The famous concrete ship -- the S.S. Selma -- in the foreground, while downtown Galveston, in the background, seems to float on the Gulf of Mexico.

The S.S. Selma is a 7500-ton, reinforced concrete, tanker built in Mobile, Alabama. It was launched on June 28, 1919. She was one of several concrete ships conceived and designed during World War I, but was not completed until after the war. Her length was 420 ft., and had a beam of 54 ft. and a draft with full cargo of 26 ft.. Her displacement, full laden, was 13,000 tons. The Selma marked the first use of shale aggregate expanded in rotary kilns for lightweight structural concrete.

Due to the war, steel was in short supply. Concrete was proposed as a viable alternative material for use in ship building. Marine engineers performed feasibility studies which indicated that a reinforced concrete ship would be practical if the concrete had a compressive strength of 5000 psi and weighed no more than 110 lb/ft.. The Selma's average compressive strength was 5591 psi and the average modulus of elasticity was over 3 million psi, well beyond expectations.

The hull of reinforced concrete was 5" thick at the bottom, tapering to 4" on the sides. It required 2600 yds. of concrete reinforced with 1500 tons of smooth steel rebars.

The Selma served several ports in the Gulf of Mexico quite successfully. Unfortunately she ran aground on the South jetty at Tampico, Mexico on May 11, 1920, creating a sizeable crack about 60 ft. long in her hull. She was towed into Galveston for repairs. Although the damage was repairable, the dry-dock crew lacked the knowledge and had no experience repairing a hull of such material. With no guarantee of proper restoration, the U.S. Government's Emergency Fleet Corporation decided not to gamble.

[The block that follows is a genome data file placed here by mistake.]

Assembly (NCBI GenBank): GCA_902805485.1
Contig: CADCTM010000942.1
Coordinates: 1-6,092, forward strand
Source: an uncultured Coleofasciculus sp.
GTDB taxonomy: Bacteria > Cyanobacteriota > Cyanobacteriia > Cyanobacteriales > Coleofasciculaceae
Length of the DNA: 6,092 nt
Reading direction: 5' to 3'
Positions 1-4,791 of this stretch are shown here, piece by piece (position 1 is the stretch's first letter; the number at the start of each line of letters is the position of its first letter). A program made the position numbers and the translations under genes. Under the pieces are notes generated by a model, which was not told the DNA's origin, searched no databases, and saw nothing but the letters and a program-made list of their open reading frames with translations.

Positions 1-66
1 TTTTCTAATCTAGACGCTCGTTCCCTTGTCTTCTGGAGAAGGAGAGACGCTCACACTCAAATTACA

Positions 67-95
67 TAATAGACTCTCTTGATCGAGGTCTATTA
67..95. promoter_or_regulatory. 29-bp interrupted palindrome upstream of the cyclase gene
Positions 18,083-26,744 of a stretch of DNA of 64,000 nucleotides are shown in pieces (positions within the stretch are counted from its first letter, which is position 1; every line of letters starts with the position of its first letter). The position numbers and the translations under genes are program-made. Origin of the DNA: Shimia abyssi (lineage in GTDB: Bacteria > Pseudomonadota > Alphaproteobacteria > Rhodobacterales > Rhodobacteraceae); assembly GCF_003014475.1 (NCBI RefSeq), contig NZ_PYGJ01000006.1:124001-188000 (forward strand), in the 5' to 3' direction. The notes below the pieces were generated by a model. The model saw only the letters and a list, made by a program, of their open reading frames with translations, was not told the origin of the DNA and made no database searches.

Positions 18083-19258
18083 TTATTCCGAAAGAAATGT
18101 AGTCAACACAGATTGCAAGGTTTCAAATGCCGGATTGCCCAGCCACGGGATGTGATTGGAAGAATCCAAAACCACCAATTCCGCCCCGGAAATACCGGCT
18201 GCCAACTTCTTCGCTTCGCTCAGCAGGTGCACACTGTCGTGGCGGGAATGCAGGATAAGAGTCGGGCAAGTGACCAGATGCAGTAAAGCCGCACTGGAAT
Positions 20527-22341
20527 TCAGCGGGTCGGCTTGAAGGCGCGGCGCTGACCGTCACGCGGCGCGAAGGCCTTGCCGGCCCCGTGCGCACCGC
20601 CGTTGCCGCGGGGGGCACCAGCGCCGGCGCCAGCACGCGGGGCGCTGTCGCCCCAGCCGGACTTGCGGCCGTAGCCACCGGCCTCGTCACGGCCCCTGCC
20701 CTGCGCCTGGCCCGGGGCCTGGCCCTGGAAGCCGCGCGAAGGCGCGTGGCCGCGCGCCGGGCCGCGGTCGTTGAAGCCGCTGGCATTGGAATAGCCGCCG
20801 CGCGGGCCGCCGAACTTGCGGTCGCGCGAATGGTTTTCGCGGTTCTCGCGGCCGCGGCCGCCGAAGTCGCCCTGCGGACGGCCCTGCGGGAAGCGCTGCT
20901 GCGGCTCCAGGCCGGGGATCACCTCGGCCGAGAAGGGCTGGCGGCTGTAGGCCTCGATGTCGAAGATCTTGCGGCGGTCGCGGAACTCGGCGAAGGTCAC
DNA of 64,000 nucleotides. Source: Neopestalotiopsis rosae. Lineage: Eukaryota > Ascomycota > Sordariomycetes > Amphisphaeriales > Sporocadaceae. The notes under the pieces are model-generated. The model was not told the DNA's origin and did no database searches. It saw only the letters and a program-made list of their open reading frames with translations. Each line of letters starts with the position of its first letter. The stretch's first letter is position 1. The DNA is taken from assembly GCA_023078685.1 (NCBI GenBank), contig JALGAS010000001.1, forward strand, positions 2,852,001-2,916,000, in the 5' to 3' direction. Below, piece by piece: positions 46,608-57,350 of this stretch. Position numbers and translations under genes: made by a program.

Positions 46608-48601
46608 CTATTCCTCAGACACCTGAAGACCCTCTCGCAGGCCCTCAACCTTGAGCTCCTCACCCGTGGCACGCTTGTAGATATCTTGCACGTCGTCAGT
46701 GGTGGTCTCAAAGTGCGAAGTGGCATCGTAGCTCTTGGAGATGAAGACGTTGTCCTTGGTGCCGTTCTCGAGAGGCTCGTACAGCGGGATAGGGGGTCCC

A channel 1,500 ft. long and 25 ft. deep was dug to a point just off Galveston near Pelican Island's eastern shoreline. After being stripped of all valuable equipment, she was towed out to her final berth, and laid to rest on March 9, 1922.. This left the hull partly submerged.

The Selma has, over the years, been object of many failed plans to convert her for use as a fishing pier, pleasure resort and oyster farm. Long a source of curiosity and local legend, she remains important to concrete and academic experts as an object of study for her construction and durability following decades of exposure to marine conditions.

The Selma is still quite visible today from the historic marker on Pelican Island and has become an interesting artifact to be viewed by the locals and visitor tourists alike.

Since 1992, besides recognition with a Texas Historical Commission's Official Texas Historical Marker, the Selma has been designated as a State Archeological Landmark by the Texas Antiquities Committee, as the Official Flagship of the Texas "Army", and is listed on the National Register of Historic Places.

The SS Selma rests in a significant site in Galveston Bay, near the "marine battleground" for part of the Civil War's Battle of Galveston in 1863.